I decided to pay my mother’s AT&T bill yesterday.  This is the same bundled DSL/Landline one I discussed above.  Generally, I pay for her account from my own reloadable debit card with her own funds and full knowledge.  It is far easier to deal with any unexpected problems that might occur by myself.   Rather than involving a 92 year old with health problems to be exposed to more stress than it is necessary. (Her own physician thinks it’s a great idea too).

Well, it seems AT&T changed the rules a bit since the last time I paid up (exactly 1 month ago).  Robot FrustratedThe total opposite of the Roku experience!Robot Frustrated  I usually prefer to and use the automated selection menu on my phone or sometimes the official website when I do financial transactions.   Not this time.  I was shang·hai into speaking to a live real time “representative” or whatever sales passes themselves off as now.  I really was pressured to buy another form of Internet access (Fiber) that we don’t really need now.  Much less pay far more than our tight budget allows.  Since I was speaking and not my elderly mother, I was able to just concentrate on making my payment and deflect the inflated sales pitch.  

When I got off the phone, I really had a long thought about the way, not only how present day business is conducted, but how little protection the unsuspecting and the elderly/infirm is treated.  Most of the complaints I see on this forum is about Roku not having a easily accessible presence on their own website and no more call center for the foreseeable future.  In some other companies, the total opposite.  Whatever the way business is conducted, it does not matter in the end.  DSL, real customer service, and actual technical support seems to be a thing of the past.  It is now considered “old fashioned,”  “too costly,” or just plain, “too much trouble,”  The truth does not really change at all.  As I stated before, DSL is now retired as of just a couple of weeks ago.  It still has relevance in my own or many, many other people’s houses and even smaller to medium sized businesses trying to balance the ever more shrinking budgets each has to work with.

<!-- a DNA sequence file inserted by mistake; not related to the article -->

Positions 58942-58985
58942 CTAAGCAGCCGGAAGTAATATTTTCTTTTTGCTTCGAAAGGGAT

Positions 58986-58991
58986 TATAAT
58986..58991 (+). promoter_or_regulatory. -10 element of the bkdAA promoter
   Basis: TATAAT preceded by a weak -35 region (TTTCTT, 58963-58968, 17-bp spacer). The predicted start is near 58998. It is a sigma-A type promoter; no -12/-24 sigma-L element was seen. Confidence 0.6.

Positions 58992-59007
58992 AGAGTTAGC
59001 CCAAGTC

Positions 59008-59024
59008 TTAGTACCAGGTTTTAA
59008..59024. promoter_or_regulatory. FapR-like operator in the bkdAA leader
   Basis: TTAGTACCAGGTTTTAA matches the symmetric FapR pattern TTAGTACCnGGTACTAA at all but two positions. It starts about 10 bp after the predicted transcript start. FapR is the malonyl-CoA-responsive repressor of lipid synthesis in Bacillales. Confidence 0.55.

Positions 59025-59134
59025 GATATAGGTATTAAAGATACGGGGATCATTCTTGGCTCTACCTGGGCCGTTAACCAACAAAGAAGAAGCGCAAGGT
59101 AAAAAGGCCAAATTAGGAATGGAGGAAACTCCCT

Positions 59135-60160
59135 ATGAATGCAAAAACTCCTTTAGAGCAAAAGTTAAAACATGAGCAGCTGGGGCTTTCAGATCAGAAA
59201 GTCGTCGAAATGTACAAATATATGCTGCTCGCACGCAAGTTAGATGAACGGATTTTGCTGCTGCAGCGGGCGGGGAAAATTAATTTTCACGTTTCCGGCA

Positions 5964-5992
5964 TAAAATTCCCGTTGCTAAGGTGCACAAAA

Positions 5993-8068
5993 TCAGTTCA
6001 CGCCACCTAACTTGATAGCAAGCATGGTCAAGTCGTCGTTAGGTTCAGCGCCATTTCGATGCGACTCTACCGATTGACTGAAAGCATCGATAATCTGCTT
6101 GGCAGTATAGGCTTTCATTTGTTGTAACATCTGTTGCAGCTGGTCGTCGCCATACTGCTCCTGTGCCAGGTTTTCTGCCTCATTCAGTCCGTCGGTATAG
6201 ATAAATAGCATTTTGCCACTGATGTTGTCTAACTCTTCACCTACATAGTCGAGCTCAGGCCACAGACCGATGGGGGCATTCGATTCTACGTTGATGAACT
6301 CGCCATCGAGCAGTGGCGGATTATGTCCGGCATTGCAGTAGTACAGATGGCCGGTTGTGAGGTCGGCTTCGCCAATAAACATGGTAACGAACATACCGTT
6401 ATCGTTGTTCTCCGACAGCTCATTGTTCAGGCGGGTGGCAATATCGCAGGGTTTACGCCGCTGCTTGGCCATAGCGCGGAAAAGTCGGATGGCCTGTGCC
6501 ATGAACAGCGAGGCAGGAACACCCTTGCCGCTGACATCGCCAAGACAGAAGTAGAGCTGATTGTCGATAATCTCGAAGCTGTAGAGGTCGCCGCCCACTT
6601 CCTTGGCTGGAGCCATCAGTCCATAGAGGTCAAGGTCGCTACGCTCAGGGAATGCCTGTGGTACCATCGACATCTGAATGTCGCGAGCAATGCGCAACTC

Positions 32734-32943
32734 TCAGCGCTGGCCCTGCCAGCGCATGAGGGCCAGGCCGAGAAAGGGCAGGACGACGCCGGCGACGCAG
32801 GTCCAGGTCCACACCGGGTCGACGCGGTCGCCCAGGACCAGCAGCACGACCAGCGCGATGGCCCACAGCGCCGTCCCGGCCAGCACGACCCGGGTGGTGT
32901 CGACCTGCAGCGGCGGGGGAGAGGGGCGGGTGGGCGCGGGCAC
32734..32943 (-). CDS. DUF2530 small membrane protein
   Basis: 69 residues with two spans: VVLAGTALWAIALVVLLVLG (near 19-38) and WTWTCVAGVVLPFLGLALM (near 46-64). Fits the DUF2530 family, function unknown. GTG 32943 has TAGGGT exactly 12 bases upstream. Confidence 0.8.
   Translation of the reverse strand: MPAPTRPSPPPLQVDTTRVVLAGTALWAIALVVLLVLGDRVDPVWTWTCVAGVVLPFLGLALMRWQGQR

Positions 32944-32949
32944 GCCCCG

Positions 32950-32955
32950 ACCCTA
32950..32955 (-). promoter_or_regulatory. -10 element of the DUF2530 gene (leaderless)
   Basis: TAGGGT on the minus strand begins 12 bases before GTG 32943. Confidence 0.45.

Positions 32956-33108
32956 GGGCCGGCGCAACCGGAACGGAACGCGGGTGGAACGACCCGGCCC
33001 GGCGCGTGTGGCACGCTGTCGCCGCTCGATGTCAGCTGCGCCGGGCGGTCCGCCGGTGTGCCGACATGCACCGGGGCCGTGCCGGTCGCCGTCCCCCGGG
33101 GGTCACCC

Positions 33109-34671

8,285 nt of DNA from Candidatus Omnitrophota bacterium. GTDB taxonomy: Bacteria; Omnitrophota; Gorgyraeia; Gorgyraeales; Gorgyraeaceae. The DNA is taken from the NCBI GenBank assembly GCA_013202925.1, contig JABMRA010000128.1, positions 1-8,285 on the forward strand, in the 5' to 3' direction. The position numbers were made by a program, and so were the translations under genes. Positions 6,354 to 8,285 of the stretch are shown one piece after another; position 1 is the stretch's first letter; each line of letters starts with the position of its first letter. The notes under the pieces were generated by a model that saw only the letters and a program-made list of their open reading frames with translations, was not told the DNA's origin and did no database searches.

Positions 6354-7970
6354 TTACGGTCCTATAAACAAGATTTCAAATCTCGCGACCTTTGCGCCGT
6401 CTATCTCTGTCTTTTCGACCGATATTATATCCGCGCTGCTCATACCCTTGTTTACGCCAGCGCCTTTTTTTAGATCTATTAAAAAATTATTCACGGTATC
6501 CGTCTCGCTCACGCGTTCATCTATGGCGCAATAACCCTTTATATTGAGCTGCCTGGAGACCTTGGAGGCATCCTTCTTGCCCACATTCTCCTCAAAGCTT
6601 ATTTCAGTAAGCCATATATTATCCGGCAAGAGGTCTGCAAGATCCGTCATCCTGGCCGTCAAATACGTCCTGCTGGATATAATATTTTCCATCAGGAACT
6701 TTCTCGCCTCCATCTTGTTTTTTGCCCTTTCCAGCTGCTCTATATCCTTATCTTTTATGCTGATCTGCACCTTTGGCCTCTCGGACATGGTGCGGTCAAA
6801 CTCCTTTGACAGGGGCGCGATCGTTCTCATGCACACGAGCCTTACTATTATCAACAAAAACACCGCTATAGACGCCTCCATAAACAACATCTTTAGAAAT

No matter.  Perhaps the problem lies in this one fact:  DSL, cell/mobile phone service, and the like are NOT A UTILITY!  Being a vital (not a luxury) remote human to human interaction means of communication is not a dirty word! LIke it was before the various split offs and mergers way back when.  It is still being treated as some sort of entertainment/luxury sort of activity that should be upgraded or changed from time to time while the high cost not being considered at all.  If this is not changed, then poor treatment and even access denied because of lack of money will continue.  I don’t see  THAT changing anytime soon as the way or means to pay for all these products and services are rapidly dwindling.

When most cannot afford these things, what will happen then?

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Level 8

Re: AT&T DSL Has Been Retired And No More For New Subscribers

out of interest how much do you pay for internet services in the US??

From a UK point of view we pay roughly ( all connections are typically unlimited with no useage caps)

£20 / month for what you call DSL (ADSL) speeds can be anything from 1.5mbps to 16mbps $26 US$ including tax

£25 for Fibre to the cabinet this is where  fibre optic cable goes to a box/cabinet/infrastructre in the street and from there to your property US$33 inclusive of all tax, speeds typically 30mbps  there is a faster veriosn that costs roughly £30 (US$38) that goes upto 80mbps

There is also full fibre optic ( fibre to the premises) in some areas (bing slowly rolled out nationaly) speeds can be as fast as full fibre allows costs roughly £45/month (US$45)